Business conditions in the manufacturing sector continued to deteriorate in July, new figures show.
The latest Purchasing Managers Index from AIB reveals the sharpest decline in new orders so far this year.
The index dropped slightly to 47, from 47.3 in June and 47.5 in May.
Readings above 50 indicate overall growth in activity.
The contraction in Irish manufacturing activity is in line with the trend in most other economies, amid a global downturn in the sector, especially in Europe.
The flash July Manufacturing PMIs for the euro zone and UK slipped further to 42.7 and 45,
respectively, while in the US, the index picked up to 49.
Oliver Mangan, AIB’s Chief Economist, said Irish manufacturing continues to be weighed down by muted customer demand.
“This was reflected in new orders falling for a fifth month in-a-row and at their quickest pace to date in 2023,” he said.
“This weakness in orders meant that production continued to decline at one the sharpest rates in the survey’s history.
“Official CSO data also show a steep fall in Irish manufacturing output so far this year,” he added.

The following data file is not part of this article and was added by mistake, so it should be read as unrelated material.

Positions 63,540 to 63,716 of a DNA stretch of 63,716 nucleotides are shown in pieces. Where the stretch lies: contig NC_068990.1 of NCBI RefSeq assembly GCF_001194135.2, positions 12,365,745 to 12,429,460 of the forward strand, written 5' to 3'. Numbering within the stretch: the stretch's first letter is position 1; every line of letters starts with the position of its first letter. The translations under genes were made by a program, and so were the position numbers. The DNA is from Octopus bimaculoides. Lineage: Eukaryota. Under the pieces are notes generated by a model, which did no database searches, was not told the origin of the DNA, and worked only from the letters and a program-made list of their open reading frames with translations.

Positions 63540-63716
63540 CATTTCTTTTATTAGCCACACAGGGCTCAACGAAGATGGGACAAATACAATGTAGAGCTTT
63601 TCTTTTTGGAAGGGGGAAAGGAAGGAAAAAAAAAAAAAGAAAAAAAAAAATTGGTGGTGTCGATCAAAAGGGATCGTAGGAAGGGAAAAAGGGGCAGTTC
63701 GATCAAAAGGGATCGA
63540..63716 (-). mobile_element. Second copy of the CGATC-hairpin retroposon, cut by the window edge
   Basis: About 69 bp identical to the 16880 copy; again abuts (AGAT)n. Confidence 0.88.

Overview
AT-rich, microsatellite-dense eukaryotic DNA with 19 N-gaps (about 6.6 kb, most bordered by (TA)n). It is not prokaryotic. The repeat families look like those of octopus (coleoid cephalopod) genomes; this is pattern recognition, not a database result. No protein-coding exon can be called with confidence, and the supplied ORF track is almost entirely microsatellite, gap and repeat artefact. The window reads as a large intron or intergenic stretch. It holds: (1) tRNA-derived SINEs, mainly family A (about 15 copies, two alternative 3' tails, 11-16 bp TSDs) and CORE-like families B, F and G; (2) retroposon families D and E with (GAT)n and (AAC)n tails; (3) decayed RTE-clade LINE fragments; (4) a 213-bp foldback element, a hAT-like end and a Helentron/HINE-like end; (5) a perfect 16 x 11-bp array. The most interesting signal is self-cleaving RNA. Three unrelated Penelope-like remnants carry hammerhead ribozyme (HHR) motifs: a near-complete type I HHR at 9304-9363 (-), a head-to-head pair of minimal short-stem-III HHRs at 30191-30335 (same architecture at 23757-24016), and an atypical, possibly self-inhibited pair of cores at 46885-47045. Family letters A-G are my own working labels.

Amid the lower level of production, Mr Mangan said firms continued to scale back their purchases of inputs, with spare capacity still on the rise as backlogs of outstanding work maintained their marked downward trend.
Meanwhile, stocks of finished goods showed a marginal rise.
On a more encouraging note, employment in manufacturing increased, while firms maintained their positive outlook for the year ahead.
Anecdotal evidence suggested that positive growth assessments were mainly underpinned by hopes for a pick-up in market demand.
The degree of confidence, however, slipped slightly from that seen in June and remained historically subdued.
The weakness in activity resulted in a further easing in inflationary pressures.
“Input prices fell for the fourth consecutive month, driven by falling raw material prices and lower supplier charges,” Mr Mangan said.
“The drop in input costs saw factory gate prices decline again for the third month in a row,” he added.